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Bishop’s Falls reeling after library closed unexpectedly last week

Mayor Bryan King in front of the locked library door in Bishop’s Falls on March 19.
Mayor Bryan King in front of the locked library door in Bishop’s Falls on March 19. - Jordan Maloney

Bishop’s Falls Mayor Bryan King and town council members say they were blindsided by the sudden closure of the town’s public library last week.

King says on March 15 the Provincial Information and Library Resources Board met and decided to close the Bishop’s Falls Public Library.

“First thing Friday morning, the library staff gets a call telling them to leave the building and lock the door behind them because they’re closing the library, with no indication as to any rhyme or reason why,” said the mayor.
King said there was no conversation between the library board and town council. After speaking with the librarian, King did receive a call from the board telling him the library was closing.

According to King, a 2013 fire inspection conducted on the building that houses the public library determined that nearly $110,000 worth of investment was required to bring it in line with fire regulations.

“We came to an agreement that (the library board) would come up with $70,000, and we discussed that (council) would do our part to come up with the shortfall to bring everything up to code.”

In 2016, government announced the planned closing of 54 libraries. Bishop’s Falls was to be one of those.

“After that, the board came back and said, ‘you guys are slated to close,’” King said. “And because of that (the board) was going to renege on doing the renovations.’”

King made note of what he called poor communication on the part of the provincial board.

“Of course, since the original announcement, the government decided to not close the library, so we just assumed business was normal and back as it was,” King said.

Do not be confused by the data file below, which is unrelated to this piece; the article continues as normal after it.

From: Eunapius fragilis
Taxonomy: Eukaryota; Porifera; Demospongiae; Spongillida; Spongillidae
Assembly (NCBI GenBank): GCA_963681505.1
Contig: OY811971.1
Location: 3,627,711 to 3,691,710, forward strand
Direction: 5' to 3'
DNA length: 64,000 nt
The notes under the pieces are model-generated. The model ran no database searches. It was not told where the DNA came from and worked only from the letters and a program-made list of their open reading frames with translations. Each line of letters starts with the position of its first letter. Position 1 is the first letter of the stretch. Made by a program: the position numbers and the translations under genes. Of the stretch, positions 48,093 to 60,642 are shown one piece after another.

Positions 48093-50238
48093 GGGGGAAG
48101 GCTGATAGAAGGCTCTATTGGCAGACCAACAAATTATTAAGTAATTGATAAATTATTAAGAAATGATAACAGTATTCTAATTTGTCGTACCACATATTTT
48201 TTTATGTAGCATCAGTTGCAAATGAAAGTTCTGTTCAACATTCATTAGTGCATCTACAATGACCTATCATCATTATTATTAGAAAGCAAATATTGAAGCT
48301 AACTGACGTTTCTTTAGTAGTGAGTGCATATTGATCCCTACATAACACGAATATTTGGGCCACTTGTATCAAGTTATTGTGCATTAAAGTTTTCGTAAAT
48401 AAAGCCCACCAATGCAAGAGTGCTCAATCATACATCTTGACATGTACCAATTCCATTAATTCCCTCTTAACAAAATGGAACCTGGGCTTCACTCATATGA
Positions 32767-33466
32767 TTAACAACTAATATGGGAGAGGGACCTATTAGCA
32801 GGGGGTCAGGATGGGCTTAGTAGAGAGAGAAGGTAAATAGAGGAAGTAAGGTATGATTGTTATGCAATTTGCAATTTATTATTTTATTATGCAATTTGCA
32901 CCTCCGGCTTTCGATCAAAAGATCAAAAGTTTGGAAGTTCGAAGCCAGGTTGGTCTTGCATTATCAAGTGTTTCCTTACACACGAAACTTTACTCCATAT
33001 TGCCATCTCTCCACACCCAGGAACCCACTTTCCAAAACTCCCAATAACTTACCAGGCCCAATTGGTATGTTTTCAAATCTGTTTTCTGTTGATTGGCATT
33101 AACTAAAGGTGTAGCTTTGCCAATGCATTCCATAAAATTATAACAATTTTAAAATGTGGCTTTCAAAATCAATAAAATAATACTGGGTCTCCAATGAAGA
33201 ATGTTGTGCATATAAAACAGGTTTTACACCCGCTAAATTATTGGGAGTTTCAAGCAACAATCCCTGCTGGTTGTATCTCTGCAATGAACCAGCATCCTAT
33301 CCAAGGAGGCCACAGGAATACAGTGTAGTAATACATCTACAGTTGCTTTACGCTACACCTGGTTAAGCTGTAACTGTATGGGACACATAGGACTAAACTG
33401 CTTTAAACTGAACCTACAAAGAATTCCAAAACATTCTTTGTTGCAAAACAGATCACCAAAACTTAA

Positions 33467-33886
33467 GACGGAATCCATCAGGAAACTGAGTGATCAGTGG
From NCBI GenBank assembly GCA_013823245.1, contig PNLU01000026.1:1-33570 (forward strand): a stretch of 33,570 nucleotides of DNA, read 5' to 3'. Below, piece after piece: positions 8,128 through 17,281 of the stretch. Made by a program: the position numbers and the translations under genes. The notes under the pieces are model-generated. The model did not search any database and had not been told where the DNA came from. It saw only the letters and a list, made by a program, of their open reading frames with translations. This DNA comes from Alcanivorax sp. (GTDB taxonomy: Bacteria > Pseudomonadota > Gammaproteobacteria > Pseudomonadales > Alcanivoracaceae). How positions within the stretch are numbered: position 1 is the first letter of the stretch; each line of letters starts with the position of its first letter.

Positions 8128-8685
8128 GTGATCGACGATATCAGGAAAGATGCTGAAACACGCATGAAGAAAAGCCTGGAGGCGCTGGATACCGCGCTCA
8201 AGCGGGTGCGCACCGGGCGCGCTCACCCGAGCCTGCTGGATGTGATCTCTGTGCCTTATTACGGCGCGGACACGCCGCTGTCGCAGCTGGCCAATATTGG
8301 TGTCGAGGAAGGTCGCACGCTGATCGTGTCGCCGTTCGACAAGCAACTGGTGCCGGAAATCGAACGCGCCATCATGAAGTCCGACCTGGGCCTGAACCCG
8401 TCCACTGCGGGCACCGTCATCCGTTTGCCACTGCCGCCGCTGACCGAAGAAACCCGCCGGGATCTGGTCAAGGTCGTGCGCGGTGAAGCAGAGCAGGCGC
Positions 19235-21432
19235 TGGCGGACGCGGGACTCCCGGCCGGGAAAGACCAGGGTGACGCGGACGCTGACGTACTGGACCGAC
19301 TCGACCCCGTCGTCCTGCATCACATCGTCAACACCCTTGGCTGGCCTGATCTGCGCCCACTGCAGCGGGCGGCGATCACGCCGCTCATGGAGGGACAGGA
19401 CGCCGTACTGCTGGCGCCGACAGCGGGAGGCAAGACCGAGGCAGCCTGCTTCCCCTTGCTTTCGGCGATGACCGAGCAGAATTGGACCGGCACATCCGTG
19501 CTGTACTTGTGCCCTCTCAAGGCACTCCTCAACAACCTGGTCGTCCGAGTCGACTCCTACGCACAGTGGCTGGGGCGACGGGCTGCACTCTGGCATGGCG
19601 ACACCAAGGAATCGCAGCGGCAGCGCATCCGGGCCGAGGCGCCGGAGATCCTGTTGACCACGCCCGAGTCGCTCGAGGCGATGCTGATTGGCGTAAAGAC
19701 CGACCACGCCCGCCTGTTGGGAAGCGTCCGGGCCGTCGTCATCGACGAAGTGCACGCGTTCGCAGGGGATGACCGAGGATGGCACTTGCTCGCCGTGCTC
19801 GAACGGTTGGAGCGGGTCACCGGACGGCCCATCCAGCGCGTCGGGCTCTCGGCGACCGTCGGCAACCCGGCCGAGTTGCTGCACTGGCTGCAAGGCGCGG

The town had completed tender documents and a plan review, but said the provincial board decided to close the doors on the library without any dialogue or consultation with Bishop’s Falls as a municipality.

King said he heard the library was closed only temporarily until the needs of the building were met, but hadn’t heard that directly from the provincial board itself.

“That’s a different tune than what we were told on Friday,” King said.

Andrew Hunt, provincial library board executive director, confirmed the library is temporarily closed as a result of safety concerns.

“The (board) has temporarily suspended operations of the Bishop’s Falls Public Library to address fire and life safety concerns,” Hunt wrote in an email to the Advertiser March 19. “The primary concern is safe (exit) from the public library in case of emergency. The library is located in the Bishop’s Falls Town Hall basement. This action has been taken to ensure the personal safety of library patrons and staff.”

Hunt also said the provincial board plans to assess safety concerns and to work with the Town of Bishop’s Falls to resolve them.

The mayor said his goal is to keep the library doors open, and that after conversations with the provincial board town council would move forward with a plan to do just that.

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